My favourite foodie experience – or when Elton John came to dinner, twice

Recently I entered a local short writing competition describing my favourite foodie experience. I won 2 tickets to the film ‘Le Chef’ (starring Jean Reno and Michael Youn) for my efforts.
Here is the entry:
My favourite foodie experience took place when I was 15 years old when my parents took me and my 6 siblings for lunch to Berowra Waters Inn on the Hawkesbury River, 1/2 hour north of Sydney’s CBD.
The year was 1977.
Celebrated chefs Tony and Gay Bilson were at the helm then.
I ordered roast chicken with raspberry vinegar and for dessert a slice of checkerboard ice-cream that had been interlaced with pineapple and licorice.
I have kept the original menu as a memento.
My taste buds became alive to these new flavours.
I remember feeling overwhelmed by the sophistication of my surrounds, the  afternoon light twinkling on the water at the louvered windows near my elbow,  the crisp white linen and vases of perfumed flowers, the sense of timelessness  of the moment.
The experience turned out to be a watershed for my career.
I went on to become an apprentice chef a few years later and met Elton John at Pegrum’s in Paddington (located in the Eastern Suburbs of Sydney). Everyone in the kitchen dared me to walk out into a full restaurant to meet him. He dined twice in the same week and ordered the same food each time: lobster terrine followed by roast duck followed by raspberry tart. I  was responsible for the terrine and the tart.
He thought they were ‘jolly good’.
I have since had a catering business (5 years) plus a cafe (4 years) and  been food and beverage manager at various corporate sites. And now I want to  write. My years in hospitality have given me a lot to draw from  (and furnished my life with a partner of 29 years, also a chef).


For a decade after he fled Chile, Ariel Dorfman refused to buy a new mattress. He slept on beds borrowed from friends or picked up from second – hand stores. His refusal wasn’t entirely symbolic – a signal that he would not put down roots elsewhere. And it wasn’t that he could afford one, although there were times when he was so poor he jumped subway turnstiles to avoid paying his fare.

Rather, his decision was the prosaic price of exile.

The item was just too cumbersome for a man shifting around safe houses in Amsterdam, Paris and elsewhere.

” Those who have never suffered the iniquities of exile cannot possibly understand the significance, the gravitas, of a mattress”, he writes in his memoir Feeding on Dreams.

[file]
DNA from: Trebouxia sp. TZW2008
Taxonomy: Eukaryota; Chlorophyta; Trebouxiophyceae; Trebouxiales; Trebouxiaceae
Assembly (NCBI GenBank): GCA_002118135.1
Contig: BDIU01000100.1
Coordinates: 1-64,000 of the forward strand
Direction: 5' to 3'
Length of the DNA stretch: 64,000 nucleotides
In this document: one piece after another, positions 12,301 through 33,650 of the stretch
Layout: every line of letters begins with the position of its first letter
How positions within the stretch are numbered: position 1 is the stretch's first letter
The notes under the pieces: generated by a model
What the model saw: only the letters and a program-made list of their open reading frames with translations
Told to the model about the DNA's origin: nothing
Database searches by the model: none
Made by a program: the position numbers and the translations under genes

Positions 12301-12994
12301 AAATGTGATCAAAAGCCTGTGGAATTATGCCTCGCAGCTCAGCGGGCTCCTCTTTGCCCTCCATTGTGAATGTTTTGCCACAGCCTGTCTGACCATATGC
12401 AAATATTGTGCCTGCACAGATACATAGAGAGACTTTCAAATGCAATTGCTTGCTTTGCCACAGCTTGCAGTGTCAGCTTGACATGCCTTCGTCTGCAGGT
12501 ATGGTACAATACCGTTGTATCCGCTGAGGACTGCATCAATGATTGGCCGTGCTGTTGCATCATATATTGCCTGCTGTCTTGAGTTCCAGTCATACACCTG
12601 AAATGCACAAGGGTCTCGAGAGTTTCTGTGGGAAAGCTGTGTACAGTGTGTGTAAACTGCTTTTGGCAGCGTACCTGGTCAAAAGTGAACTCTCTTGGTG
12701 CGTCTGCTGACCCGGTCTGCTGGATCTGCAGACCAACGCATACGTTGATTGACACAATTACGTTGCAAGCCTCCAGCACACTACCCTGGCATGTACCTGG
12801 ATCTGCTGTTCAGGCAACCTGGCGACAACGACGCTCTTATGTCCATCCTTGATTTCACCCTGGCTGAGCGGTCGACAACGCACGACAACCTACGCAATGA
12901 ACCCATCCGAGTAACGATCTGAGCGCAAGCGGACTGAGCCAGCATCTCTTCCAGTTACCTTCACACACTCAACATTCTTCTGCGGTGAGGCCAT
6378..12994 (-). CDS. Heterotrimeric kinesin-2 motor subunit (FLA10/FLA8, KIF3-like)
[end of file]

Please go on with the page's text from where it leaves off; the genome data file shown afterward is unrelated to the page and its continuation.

(excerpt from interview by Joyce Morgan, Sydney Morning Herald’s Spectrum June 9 – 10, 2012)

A mattress is an integral part of life and in this case symbolic of a peripatetic and sometimes dangerous lifestyle.

Mattresses have been a topic of discussion recently in my household. The teenager is complaining that he needs a new one, having become more like Shrek in his silhouette overnight (though fortunately not in his looks!).

I have been saying to my plus one that we should invest in a new sleeping ensemble (including mattress) and hand ours down to said teenager, in part to mark the passing of time spent lying together – 29 years this year. That’s a lot of snores endured from this side of the bed.

And I recently learned that someone I know well has been sleeping on a mattress found on the street. She figured it looked ok and she needed one, so problem solved (a friend helped her get it from street to abode).

At this time of year in this part of the world I think of those who sleep without mattresses, on cardboard and in sleeping bags, their possessions in a tidy pile at their feet. I wish them a speedy Winter and the kindness of others.

My Day

An old lady in the doctor’s waiting room is clearing up the children’s toys. A man from Vietnam with an excellent sense of humour makes my coffee.

Two well travelled women are fascinated by my blue biking shorts. I let them in on my secret after parading on the impromptu catwalk/footpath (they are my plus one’s – I ‘borrowed’ them for the day).

They entertain me with stories about sport nazis on the Perisher ski slopes and public pools in Amsterdam and Burma. One of them is wearing polka dot sunglasses.

A neighbour checks up on me to see if I am home sick. My sister is suprised that I am ringing her on a weekday. She shares her experience of eating a A$3 meal in a charity restaurant.

A man is lying across the cycle track. I tell him it is not a good idea. He is from Korea, in his 30s. I notice blood on his cheek and apologise for my quick judgement. I share my water bottle. He says he will be ok – got carried away running (had intended to go for a walk) and slipped.

I berate a woman who is talking to someone on the footpath from her car and holding up traffic.

I drop everything and lie in the sun and then eat 3 mandarins.